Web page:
“I didn’t know who or what it was, but it had the same impact on me as hearing JFK was shot,” Shapiro says. “I can still visualize that room and the TV set and here we are 50 years later.”

To a generation of buzz-cut, starched-collar squares, Elvis represented the rebellious, darker side of 1950s adolescence.

“Presley was a lightning rod from my generation, a button-down generation,” Shapiro says. “There was a whole side of our lives – smoking cigarettes, sipping beers, getting lad – that was never talked about, and here it was in our living room. I immediately became a hard-core rock and roll fan.”

By the time Shapiro graduated, he had abandoned the idea of being a doctor. He headed north to the University of Michigan and enrolled in law school. With his law degree in hand in 1961, Shapiro decided he wanted to be a tax attorney. He heard that New York University had a graduate tax law program, so he went to the Big Apple. One show on Manhattan Public Radio planted the germ that would become “Cypress Avenue.”

“It was a thematic program,” Shapiro says. “They’d take someone like big-band arranger Fletcher Henderson and play arrangements done by different bands. They might play a combo version next to a big band version. I listened to that show religiously. In later years, I got thinking that there was so much richness and social impact in pop music as in jazz and I could do the same thing.”

Shapiro had finally found his calling, but after three universities and seven years of higher education, a career shift was not going to happen.

“By this time my family and I had spent a lot on higher education,” Shapiro says. “If I’d know then what I knew no, I would have been in the music business. It just wasn’t in the cards.”

The jump from disc jockey to tax law may seem extreme, but Shapiro says his work is extremely satisfying.

“Tax law is not what most people think it is,” Shapiro says. “It is the most creative part of the law, because what we do is planning. You might want to buy your partner out. If you do it one way, Uncle Sam takes a hunk. If you do it differently, you save money.”

Shapiro left New York in 1962 and returned to Kansas City to work and start a family. As his family grew and Shapiro flourished professionally, he became involved with broadcasting, but it was television that proved to be Shapiro’s stepping-stone to radio.

Deeply involved with public television’s early on-air auctions and fund-rasiers, Shapiro’s good deeds did not go unnoticed. A high school friend working at KCUR called Shapiro and asked if she could take him to lunch and discuss fund-raising methods. At the end of the meal, she asked if there was anything she could do for him. Shapiro asked for an audition to do a public radio rock show.

The dream was starting to materialize. Shapiro arrived at the studio with a stack of records for the show and hoped that the manager liked it.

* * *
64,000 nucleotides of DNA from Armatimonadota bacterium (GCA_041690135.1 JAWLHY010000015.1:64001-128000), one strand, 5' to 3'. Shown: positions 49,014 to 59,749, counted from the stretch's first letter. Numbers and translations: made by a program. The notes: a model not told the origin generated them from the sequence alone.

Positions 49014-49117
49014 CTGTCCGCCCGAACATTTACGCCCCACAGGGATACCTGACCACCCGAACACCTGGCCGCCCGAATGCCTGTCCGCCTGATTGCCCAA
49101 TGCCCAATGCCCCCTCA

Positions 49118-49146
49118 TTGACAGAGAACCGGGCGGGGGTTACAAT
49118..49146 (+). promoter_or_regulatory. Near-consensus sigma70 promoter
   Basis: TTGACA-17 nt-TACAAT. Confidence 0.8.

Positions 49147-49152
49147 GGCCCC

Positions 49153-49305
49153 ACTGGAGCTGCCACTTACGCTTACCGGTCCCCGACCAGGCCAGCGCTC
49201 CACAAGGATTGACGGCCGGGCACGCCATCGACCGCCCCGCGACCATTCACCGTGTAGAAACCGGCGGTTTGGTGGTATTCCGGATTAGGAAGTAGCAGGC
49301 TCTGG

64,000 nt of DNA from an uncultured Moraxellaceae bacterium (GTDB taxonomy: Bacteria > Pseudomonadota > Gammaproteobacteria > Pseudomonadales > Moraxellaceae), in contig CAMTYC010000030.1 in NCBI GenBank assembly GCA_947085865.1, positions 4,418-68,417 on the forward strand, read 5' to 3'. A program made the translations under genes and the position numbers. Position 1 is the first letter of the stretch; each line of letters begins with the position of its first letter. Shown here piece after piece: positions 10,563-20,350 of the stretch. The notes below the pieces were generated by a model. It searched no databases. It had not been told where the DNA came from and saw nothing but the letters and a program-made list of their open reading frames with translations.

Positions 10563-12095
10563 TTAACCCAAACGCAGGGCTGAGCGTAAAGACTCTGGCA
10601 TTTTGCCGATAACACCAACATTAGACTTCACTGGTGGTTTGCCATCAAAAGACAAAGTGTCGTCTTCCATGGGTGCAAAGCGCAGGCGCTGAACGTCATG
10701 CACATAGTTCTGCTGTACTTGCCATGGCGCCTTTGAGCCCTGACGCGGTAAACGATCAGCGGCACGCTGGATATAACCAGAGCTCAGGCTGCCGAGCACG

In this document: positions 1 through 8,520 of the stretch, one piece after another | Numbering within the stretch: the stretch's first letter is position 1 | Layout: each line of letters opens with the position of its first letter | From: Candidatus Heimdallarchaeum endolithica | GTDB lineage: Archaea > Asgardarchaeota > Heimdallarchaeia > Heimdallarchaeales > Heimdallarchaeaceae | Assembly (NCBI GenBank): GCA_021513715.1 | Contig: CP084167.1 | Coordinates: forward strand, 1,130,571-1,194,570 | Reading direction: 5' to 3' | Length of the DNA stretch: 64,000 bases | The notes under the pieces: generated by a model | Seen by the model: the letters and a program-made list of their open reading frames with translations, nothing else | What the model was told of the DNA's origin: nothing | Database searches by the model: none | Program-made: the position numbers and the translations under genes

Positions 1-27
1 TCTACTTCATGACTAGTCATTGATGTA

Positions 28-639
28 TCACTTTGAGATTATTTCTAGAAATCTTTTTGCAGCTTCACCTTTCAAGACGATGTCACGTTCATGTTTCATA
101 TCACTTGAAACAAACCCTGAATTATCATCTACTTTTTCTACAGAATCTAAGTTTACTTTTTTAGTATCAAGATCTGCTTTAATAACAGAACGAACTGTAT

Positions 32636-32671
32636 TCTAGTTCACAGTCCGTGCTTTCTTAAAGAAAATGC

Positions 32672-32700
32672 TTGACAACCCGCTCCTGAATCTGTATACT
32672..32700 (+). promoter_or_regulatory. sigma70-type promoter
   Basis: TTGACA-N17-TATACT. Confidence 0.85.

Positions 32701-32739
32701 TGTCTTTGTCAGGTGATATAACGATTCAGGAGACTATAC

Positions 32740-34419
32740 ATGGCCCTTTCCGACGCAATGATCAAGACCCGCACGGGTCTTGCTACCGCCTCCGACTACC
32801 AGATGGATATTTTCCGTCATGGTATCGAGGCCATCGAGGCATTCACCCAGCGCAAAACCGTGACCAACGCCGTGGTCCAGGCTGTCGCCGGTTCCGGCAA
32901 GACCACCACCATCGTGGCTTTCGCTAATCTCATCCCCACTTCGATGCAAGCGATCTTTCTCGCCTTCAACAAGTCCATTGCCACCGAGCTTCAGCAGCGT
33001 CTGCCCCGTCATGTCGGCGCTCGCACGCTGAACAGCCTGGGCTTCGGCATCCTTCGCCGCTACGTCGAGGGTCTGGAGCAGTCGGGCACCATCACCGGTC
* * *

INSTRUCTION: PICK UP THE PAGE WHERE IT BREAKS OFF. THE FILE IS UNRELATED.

“My first show was called ‘Ballads by Rockers.’ It was all ballad material done by people thought of as screamers,” Shapiro says. “He (the manager) says, if you can do that every week, you’re on.”

Sonic spelunking

As Cypress Avenue entered its second decade on the air, Shapiro realized new music and artists – particularly rap and alternative – were not striking the same chord with him.

“I’ve known for a long time I’m the generation these people want to rebel against,” Shapiro says. “I respect the fact that the music says this to the previous generation,” he says, emphatically holding up his middle finger. “There is a need to shake up the status quo.”

Shapiro doesn’t mind the envelope pushing done by newer artists, he just doesn’t get it musically. The Talking Heads and Beck are about as modern asbrubeck Shapiro gets with “Cypress Avenue.”

But Shapiro’s show doesn’t need Moby and Soundgarden to be effective. “Cypress Avenue” is a discovery process – for both Shapiro and for listeners – of influential artists and the impact they’ve had on music.

By showing listeners the roots of music, Shapiro leaves the listener naturally curious of the modern amplification and integration of this process.

“Cypress Avenue” isn’t a forum for Shapiro to amaze everyone with his knowledge. It’s a platform for him to share his love of music and enlighten listeners who don’t fit commercial radio demographics.

Jackie Nixon, NPR director of strategic planning and audience research, says that shows like “Cypress Avenue” are what NPR is all about.

“We treat our listeners with respect and intelligence and try to produce programming that makes people think as well as entertain,” Nixon says.

For Shapiro, those sleepless nights in the early 1940s were a discovery process.

“It was like going into a cave with a flashlight and all of a sudden – bang, something is shining back at you,” he says.

Shapiro has not forgotten that feeling and tries to instill the same feeling of excitement in his listeners.

“I think I broaden the awareness of the intelligence and importance of popular music,” Shapiro says. “I lift it out of the aural wallpaper and let people know it can be a powerful element. That it shapes opinions and tells a lot about where we are and where we are going.”